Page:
Tilly: Nah – not Heinz tomato ketchup – used to be packed with sugar as a bulking agent and a means to ‘addict’ children and adults to its sweetness. I gather the recipe has been modified to accommodate health requirements. But it is still too sweet – so lose the tablespoon of sugar! The cornstarch is unnecessary, too, just use some of the water from the can or from cooking the beans, if you have cooked them from dried. Heinz baked beans. I don’t see any mention of pork in this recipe, just as I didn’t see any mention of pork in this recipe, just as I didn’t see any mention of pork in Heinz baked beans.

Or

You can try truly baked beans.

Maple Baked Beans

Ingredients

4 cups of water

1 pound dried navy or butter beans

1 Tablespoon butter / or a bit of pork fat

1 medium onion, sliced

1½ teaspoons salt

1 cup maple syrup

1 teaspoon dry mustard

1 teaspoon ginger

Procedure

Preheat oven to 350° F.

Add water and beans to a large pot.

Bring to a boil over high heat, reduce heat, and simmer uncovered for 2 hours.

Drain the beans, reserving 2 cups of the liquid. (Add water to make 2 cups, if necessary.)

In a small skillet, melt the butter.

Add the onions and sauté until golden, about 7 to 10 minutes.

Add the onion, salt, maple syrup, dry mustard, and ginger to the beans, and transfer the mixture to a large baking pot.

Cover the pot and bake in the middle of the oven for 2 hours.

Occasionally check the beans and add more water..

After 2 hours, uncover the beans and bake an additional 30 to 45 minutes, or until all the liquid is absorbed.

Let stand about 10 minutes before serving hot.

Serves 10 to 12.

Enjoy

Olive and Tilly

Tilly: Indeed – enjoy. And at breakfast – with toast, not on it – if you so desire. I bet cowboys ate them for breakfast.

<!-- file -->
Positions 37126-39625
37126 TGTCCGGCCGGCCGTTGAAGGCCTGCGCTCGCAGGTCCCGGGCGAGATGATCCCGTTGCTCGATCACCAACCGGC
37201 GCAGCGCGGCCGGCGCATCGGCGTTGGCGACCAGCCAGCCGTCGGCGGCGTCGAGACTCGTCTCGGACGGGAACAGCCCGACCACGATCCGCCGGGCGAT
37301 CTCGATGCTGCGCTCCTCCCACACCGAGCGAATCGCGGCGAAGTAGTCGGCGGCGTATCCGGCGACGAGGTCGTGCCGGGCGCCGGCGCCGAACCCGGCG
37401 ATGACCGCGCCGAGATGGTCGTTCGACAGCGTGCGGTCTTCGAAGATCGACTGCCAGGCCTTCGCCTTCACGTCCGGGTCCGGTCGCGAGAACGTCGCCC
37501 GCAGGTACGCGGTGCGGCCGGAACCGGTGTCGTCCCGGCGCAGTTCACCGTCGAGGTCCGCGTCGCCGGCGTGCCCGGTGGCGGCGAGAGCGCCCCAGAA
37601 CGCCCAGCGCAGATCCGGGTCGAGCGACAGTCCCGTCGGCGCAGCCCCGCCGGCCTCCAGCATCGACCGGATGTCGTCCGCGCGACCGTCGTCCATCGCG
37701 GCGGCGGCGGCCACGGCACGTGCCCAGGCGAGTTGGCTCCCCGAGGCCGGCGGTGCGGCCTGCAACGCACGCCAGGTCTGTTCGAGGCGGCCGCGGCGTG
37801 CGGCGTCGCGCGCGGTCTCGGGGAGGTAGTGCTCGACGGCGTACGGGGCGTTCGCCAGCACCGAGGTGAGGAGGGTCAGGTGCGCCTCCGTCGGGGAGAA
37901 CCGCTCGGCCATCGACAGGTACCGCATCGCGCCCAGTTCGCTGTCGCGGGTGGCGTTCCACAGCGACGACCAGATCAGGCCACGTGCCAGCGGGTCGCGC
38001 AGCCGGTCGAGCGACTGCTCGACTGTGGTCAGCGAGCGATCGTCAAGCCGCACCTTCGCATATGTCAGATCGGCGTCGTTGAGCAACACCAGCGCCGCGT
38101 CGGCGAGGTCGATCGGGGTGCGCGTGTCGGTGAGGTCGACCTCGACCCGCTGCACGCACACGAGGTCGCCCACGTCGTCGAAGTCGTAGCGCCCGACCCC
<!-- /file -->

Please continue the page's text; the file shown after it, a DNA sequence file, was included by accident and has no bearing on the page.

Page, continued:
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7 thoughts on “Heinz baked beans have taken England by storm.

  1. This goes to show how confused English folk are. Have you ever tasted their beloved Yorkshire Pudding? It’s as far away from pudding as possible. One more reason I’m very happy to be an American!!! Thank you Tully for bringing this truth to light. ?

    1. Thank you, Cristie. We Brits are not really confused – Yorkshire Pudding is similar to pancake batter, which can be sweet or savoury. Mostly the ‘puddings’ are used to accompany roast meats with lots of tasty gravy. Or as Toad-in-the-Hole: sausages cooked in the batter. The puddings used to be served first, with gravy, to fill up tummies and to stretch the servings of meat which was too expensive for most families. The puddings were also served as a dessert with jam or fruit and probably custard, another British staple and tummy filler at one time. I’m sure poor families existed in the States – maybe that’s why biscuits (scones?) accompany many main courses? – Tilly

  2. Cristie,
    Thank you for your comment. Just one thing, it is “TILLY not TULLY”. I agree with you on the Yorkshire Pudding. I wonder what Tilly will say?

  3. Christie, Olive: Leave yorkshire pudding alone, when it’s made well it’s delicious and the perfect way to stretch a very expensive cut of meat. (At least those of us in the colonies don’t eat “biscuits” with gravy – we have ours bikkies with our cuppas.)
    As for baked beans, I can’t stand Heinz. (Heinz means beans … not here it doesn’t!).
    As for the English breakfast – it’s a weekend brunch and it’s a Kiwi brunch: manuka smoked bacon, mushrooms, eggs, sausages, fried tomatoes, with either spaghetti or baked beans and toast on the side. Yes it takes a bit of time but it’s worth it.
    As an every day breakfast: porridge and yogurt works well.
    🙂

  4. I’m sorry but we in England don’t have any farenheits left, let alone 350 of them: we all use centygrades now , though after Brexit we’re probably going to start manufacturing them again because the EU will ban centigrade export . Hence the energy crisis. QED

    1. Thank you Geoff for catching that. My co-writer Tilly and I deeply appreciate you bringing that to our attention. I promise we will do better next time.
      Hope you enjoyed the read.